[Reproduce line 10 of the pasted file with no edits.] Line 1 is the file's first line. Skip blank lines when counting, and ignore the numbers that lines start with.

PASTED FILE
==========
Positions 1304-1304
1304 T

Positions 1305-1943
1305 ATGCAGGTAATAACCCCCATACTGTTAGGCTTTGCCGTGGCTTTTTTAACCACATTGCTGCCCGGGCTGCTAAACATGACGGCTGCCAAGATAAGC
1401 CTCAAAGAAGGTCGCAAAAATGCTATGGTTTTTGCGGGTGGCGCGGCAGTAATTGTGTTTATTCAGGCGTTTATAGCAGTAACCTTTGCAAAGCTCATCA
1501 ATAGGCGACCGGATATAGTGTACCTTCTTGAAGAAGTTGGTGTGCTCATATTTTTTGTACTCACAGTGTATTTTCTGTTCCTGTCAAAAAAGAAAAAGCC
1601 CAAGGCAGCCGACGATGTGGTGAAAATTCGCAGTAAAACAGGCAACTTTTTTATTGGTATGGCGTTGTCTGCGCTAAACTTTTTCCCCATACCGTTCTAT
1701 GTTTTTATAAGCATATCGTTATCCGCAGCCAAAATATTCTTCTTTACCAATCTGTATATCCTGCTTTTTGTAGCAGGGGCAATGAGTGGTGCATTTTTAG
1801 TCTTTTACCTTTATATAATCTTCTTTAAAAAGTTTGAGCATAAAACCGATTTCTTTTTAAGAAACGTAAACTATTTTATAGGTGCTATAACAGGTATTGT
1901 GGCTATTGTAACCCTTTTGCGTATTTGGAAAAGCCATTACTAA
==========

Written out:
1901 GGCTATTGTAACCCTTTTGCGTATTTGGAAAAGCCATTACTAA